Review: ‘Lullaby’ is in desperate need of a respirator. Stat.
If you’re going to watch a terminally ill man argue his right to be pulled off the machines and medications that have kept him alive for a decade while his family feuds around him, Oscar nominee Richard Jenkins in the hospital gown gasping for air is not a bad way to go. Jenkins is never not good, even when the material isn’t as strong as his acting.
Unfortunately, the treacly new drama “Lullaby” needs the respirator more than does Jenkins’ Robert Lowenstein, father of two spoiled brats (his assessment, not mine) played by Garrett Hedlund and Jessica Brown Findlay, longtime husband to their mother, Rachel (Anne Archer), and long tethered to the breathing machine.
Writer-director Andrew Levitas is topically on point in the film. With the ever-expanding number of adults able to stay alive longer because of medical advancements, quality-of-life issues are top of mind for many folks. It’s the way the filmmaker makes the point that is the problem.
The action unfolds over the 48 hours before Dr. Crier (Terrence Howard) is scheduled to pull the plug. Rachel has called the kids to Robert’s bedside so he can explain his decision, then let go of life. His other parting shot — the fortune he amassed in business is being bequeathed to others. He assures his stunned family members that they’ll be all right.
There were family divides long before any of Robert’s end-stage decisions. Jonathan (Hedlund) is trying and failing at the rock-star life in Los Angeles, a career choice his father has never approved of. Karen (Findlay) is a new attorney but not quite the hot shot she hoped to be. She’s opposed to her dad’s assisted suicide, has gotten an injunction, and he’s given her the right to argue her case before him.
It should make for a tense, tearful film as this dysfunctional family fights about Robert’s rights over his few remaining hours. Instead, everything unfolds at a glacial place, with so many emotional beats overplayed that the experience is more wearing than moving. It doesn’t help that “Lullaby” is conflicted about the heart of the matter, pulled between the idea of how Jonathan is living as well as the way Robert is dying. Instead of meshing, “Lullaby” too often feels like separate movies.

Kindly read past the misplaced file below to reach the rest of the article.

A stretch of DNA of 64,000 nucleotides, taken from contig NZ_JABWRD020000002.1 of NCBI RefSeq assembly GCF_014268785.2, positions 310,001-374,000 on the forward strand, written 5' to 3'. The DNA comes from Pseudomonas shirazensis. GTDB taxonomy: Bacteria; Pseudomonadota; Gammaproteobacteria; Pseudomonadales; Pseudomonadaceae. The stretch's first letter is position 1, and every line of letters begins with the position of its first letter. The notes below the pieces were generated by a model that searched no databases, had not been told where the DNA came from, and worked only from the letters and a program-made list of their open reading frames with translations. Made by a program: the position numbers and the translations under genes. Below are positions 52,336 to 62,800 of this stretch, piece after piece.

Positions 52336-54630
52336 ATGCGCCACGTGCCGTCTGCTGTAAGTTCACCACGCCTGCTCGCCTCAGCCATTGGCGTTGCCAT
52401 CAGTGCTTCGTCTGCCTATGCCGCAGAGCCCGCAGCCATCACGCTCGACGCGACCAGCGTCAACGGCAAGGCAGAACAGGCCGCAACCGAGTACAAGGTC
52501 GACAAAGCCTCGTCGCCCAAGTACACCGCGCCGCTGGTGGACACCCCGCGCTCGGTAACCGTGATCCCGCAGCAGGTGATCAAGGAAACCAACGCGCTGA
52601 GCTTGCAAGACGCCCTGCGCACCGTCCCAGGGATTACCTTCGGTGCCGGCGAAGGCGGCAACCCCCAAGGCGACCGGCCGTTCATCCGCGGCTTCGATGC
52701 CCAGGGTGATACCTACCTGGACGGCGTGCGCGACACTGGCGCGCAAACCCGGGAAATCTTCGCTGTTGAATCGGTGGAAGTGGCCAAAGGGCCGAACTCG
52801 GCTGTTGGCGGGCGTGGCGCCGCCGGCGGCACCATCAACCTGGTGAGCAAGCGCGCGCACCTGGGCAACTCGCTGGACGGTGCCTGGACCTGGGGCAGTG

The film begins with a close-up of a cigarette burning in the dark. Then, Jonathan’s face comes into view as he takes furtive drags — inside an airplane bathroom. When the flight attendants threaten arrest, he pulls out the dying-father excuse. He’ll use it a few minutes later when he lights up in the hospital and Robert’s sassy nurse, Carrie (Jennifer Hudson), has security usher him out. So we know he’s trouble.
But like so many of “Lullaby’s” set-ups, neither scene works because it is too obvious and doesn’t ring true. That hollowness haunts the film.
The action is divided between Robert’s hospital room and all the places Jonathan’s emotions take him. Though theoretically the clock is ticking, Jonathan finds lots of time to see whether he can repair his relationship with former girlfriend Emily (Amy Adams). He also strikes up a friendship with a teenage cancer patient named Meredith (Jessica Barden). Both actresses are responsible for teaching Jonathan major life lessons — during long walks with Emily, during a makeshift hospital prom night with Meredith.
Hedlund always makes for interesting watching, and he’s become quite adept at channeling troubled artistic souls: a Beat Generation poet in 2012’s “On the Road,” a struggling singer in “Country Strong” (2010) opposite Gwyneth Paltrow. Like Jenkins, he does what he can with the emotional journey he’s been given here.
The cast is a strong one across the board, and each in their turn creates one or two good moments. It’s a pity the film falls apart faster than the lives it is following.
Follow @BetsySharkey twitter.
MPAA rating: R for language and brief drug use
Running time: 1 hour, 57 minutes
Playing: Sundance Sunset Cinema, West Hollywood
Only good movies
Get the Indie Focus newsletter, Mark Olsen's weekly guide to the world of cinema.
You may occasionally receive promotional content from the Los Angeles Times.